Fed Projects High Unemployment Into 2015 in Sign Rates Will Remain Low

Wednesday, 20 Mar 2013 02:04 PM

 

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The Federal Reserve foresees unemployment remaining high into 2015, suggesting it will keep short-term interest rates near record lows at least until then.

In its latest economic forecasts released Wednesday, the Fed predicts that the unemployment rate will stay above 6.5 percent for about two more years. Fed policymakers also expect the economy to grow modestly this year and next despite economic gains so far in 2013.

The Fed's updated forecasts are nearly identical to projections it made in December. The Fed has said it plans to keep its benchmark rate near zero as long as unemployment exceeds 6.5 percent and the inflation outlook is tame.

Editor’s Note: Put the World’s Top Financial Minds to Work for You

The policymakers expect the economy to grow as little as 2.3 percent this year — not enough to quickly drive down unemployment — or as high as 2.8 percent. In 2014, growth could range from 2.9 percent to 3.4 percent in 2014, they predict.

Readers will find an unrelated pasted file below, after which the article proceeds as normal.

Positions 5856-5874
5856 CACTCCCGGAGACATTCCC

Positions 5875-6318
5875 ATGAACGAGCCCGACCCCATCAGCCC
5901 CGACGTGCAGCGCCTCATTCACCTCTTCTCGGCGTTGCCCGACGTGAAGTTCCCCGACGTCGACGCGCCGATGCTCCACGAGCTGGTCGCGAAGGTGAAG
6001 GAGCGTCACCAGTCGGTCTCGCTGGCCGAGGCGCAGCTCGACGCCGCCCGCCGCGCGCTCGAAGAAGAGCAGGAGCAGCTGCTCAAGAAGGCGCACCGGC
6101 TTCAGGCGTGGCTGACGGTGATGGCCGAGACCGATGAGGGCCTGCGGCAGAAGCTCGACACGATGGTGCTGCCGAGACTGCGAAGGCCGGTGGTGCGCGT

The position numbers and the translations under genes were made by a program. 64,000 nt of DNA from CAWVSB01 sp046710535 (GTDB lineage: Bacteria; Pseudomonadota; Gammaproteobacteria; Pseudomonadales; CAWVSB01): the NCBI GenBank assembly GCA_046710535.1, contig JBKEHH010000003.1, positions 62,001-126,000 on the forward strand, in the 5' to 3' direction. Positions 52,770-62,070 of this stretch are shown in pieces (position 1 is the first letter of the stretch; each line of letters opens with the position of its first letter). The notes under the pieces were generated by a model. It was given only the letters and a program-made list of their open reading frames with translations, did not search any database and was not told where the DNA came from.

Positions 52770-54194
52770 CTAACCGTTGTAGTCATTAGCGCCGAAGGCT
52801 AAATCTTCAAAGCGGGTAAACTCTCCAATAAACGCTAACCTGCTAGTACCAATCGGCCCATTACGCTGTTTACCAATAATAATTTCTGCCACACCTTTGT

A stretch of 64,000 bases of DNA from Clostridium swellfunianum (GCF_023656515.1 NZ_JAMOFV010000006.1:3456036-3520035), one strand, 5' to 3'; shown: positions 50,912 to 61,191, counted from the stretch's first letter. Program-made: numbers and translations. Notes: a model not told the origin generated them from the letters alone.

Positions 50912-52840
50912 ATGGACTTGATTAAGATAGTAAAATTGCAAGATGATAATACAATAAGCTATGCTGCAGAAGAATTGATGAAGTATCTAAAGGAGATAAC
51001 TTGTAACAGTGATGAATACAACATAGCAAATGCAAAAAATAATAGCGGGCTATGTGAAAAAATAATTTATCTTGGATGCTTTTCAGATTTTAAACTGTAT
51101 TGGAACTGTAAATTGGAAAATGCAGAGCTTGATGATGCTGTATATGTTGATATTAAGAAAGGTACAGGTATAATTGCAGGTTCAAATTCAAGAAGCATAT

The Fed has slightly upgraded its outlook for unemployment. It now sees the rate falling to between 7.3 percent and 7.5 percent by the end of this year. That's down from a previous range of 7.4 percent to 7.7 percent.

The rate fell to 7.7 percent in February, the lowest in four years.

By the end of 2014, the Fed expects the rate to fall between 6.7 percent and 7 percent. That's a narrower range than in December, when it forecast a range of 6.8 percent to 7.3 percent.

Speaking at a news conference, Chairman Ben Bernanke stressed that while the economy has improved, the Fed won't ease its aggressive stimulus policies until it's convinced the economic gains can be sustained. An unemployment rate of 6.5 percent is a threshold, not a "trigger," for a possible rate increase, he said.

Bernanke also said the Fed might vary the size of its monthly bond purchases depending on whether or how much the job market improves. The unemployment rate has fallen to a four-year low of 7.7 percent, among many signs of a healthier economy.

"We are seeing improvement," Bernanke said. "One thing we would need is to see this is not temporary improvement."

Editor’s Note: Put the World’s Top Financial Minds to Work for You

© Copyright 2014 The Associated Press. All rights reserved. This material may not be published, broadcast, rewritten or redistributed.

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